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The Flag, Held Up By Wires

February 17, 2009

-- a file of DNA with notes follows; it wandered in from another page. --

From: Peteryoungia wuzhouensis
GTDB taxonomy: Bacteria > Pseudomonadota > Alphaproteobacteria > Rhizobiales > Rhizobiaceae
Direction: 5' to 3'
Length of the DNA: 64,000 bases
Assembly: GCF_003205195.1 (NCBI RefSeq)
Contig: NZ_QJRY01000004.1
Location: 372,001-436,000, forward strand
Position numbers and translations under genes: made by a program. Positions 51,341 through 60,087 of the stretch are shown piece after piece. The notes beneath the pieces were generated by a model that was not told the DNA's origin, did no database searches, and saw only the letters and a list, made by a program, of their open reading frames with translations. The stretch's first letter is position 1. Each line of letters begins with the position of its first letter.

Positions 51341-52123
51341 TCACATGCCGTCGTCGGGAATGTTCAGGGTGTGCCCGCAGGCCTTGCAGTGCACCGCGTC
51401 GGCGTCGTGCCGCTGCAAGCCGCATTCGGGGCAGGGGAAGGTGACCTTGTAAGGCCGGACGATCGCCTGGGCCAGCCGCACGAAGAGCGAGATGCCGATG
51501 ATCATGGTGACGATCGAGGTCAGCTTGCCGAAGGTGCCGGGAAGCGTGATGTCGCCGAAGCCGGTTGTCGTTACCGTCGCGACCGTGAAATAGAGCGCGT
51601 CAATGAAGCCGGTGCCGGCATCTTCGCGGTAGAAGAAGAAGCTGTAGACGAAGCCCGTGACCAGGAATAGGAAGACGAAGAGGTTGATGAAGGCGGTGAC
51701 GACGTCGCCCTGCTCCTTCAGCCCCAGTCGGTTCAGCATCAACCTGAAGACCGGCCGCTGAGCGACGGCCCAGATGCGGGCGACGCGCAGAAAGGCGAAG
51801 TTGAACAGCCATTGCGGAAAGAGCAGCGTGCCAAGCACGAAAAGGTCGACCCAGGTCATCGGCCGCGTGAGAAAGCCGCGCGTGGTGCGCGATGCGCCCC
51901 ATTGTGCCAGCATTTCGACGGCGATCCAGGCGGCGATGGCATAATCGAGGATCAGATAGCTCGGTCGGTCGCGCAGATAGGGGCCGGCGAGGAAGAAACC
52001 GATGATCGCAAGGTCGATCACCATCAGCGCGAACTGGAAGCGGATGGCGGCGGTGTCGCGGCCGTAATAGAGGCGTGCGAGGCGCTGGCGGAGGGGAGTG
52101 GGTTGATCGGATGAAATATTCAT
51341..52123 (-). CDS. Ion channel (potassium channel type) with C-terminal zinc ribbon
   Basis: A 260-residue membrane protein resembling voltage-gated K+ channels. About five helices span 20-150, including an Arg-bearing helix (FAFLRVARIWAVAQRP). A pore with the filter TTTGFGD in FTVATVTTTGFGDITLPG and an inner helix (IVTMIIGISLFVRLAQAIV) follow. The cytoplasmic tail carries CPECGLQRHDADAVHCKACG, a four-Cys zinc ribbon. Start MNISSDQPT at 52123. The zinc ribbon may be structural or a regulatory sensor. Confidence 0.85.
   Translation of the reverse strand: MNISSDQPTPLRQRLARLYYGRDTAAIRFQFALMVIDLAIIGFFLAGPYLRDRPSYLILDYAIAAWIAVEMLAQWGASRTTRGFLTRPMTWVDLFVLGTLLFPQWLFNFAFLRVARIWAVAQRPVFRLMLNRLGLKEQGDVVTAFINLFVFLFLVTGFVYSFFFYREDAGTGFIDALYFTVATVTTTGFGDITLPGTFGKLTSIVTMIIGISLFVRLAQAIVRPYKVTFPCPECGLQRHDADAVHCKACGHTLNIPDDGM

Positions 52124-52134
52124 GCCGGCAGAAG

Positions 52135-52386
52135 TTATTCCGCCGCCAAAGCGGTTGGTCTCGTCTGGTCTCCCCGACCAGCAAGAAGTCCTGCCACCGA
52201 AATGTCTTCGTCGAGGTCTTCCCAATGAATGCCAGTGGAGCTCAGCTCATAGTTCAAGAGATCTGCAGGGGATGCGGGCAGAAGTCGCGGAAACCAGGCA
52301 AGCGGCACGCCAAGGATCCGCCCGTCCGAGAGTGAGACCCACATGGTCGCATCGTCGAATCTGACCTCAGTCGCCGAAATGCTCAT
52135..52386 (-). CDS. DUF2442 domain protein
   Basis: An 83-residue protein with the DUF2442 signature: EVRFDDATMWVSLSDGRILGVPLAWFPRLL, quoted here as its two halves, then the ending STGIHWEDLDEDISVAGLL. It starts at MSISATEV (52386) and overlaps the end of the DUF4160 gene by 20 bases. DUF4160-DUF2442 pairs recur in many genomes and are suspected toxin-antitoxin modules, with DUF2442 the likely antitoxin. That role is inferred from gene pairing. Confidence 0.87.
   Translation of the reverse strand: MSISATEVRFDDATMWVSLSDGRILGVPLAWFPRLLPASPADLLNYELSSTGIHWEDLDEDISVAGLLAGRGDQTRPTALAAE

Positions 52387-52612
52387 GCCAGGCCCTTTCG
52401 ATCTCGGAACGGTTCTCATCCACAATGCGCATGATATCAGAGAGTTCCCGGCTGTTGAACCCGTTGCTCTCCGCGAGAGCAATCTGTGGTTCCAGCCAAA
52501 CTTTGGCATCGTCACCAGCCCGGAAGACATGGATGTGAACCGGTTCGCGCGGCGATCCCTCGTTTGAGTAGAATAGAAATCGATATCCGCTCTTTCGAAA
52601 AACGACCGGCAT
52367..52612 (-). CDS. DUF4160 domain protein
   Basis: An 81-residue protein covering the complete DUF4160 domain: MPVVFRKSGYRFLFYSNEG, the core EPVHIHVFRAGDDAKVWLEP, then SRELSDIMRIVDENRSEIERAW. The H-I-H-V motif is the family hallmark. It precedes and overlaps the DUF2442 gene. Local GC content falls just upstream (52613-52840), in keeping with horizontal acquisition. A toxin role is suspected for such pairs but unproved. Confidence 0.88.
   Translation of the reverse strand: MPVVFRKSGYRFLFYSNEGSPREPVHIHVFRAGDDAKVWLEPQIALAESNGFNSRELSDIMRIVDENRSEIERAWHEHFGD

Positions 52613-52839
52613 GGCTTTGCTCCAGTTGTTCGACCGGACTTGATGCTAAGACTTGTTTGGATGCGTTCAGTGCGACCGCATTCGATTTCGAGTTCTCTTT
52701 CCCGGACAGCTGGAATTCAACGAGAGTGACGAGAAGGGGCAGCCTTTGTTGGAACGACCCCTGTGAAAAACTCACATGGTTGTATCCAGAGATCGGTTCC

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Late February sees an increase in traffic at our local indoor batting cage and we were waiting in line for various speed pitching cages this afternoon along with about 30 other players. Boy, girls, adults, teens – everyone preparing for try outs or evaluations for spring teams. As I watched moms with their 7 year old sons swinging away in the 65 mph cage, speaking secret words of encouragement or condemnation, I wondered if they believed the dream that their son could be the next Sammy Sosa, would make it to the show, would be a boy of summer. I see the dad with his daughter and speculate that the pride shining in his eyes is partly due to an adult fantasy of a scholarship to Ohio State or UC for Fastpitch. Make that any sport – Lacrosse, Soccer, Football, Golf. Parents seeking that which differentiates their son or daughter from everyone else – that talent or ability which, once nurtured, will catapult this particular child into the limelight or onto easy street. There is no shame or apology in this pursuit. Parents offer up what they can for private lessons and training camps, better equipment and select status coaches. They know that if their son or daughter has any chance to stand out in the crowd – or even to play on the high school team – they will have to invest time and money and effort to build a particular profile. Speed training. Strength training. Tommy John surgery. Daily practices and twice-a-week games, tournaments to begin the season, tournaments to end them. Whatever it takes to mold that raw talent into a playing dynamo. Yet when it comes to educating our children to a level where they may be globally competitive, we back away. It is culturally unattractive to focus our attentions on the minds and psyches of our smallest citizens. To pursue academic excellence, at least here in the Midwest, is to be short sighted, to deprive the kid of his or her childhood. Practicality outweighs intellect every time. What good are smarts if your kid doesn’t know when to come in out of the rain? Why should any parent spend time or money on math skills or reading when it is largely viewed as the school’s job to do that? I do not mean to generalize – but when I look into the eyes of the 7 year old I see past the Under Armor shirt and $ 200 bat and wonder if he is a good learner in class. Does he hold back other kids because he didn’t quite get his homework done in between batting sessions? Have his parent’s fudged his reading log to accommodate his practice schedule? Is he as comfortable being the brightest in class at math or science as he is at being the fastest on his team? Do all parents believe it is the role of our schools to fine tune our children’s base talents, the intelligence they will need to rely upon for the rest of their lives? So much effort and time and money placed on raising the bar in soccer and baseball and even bowling – but so little invested in raising the bar of academic leadership. There was a time when little boys wanted to be astronauts.

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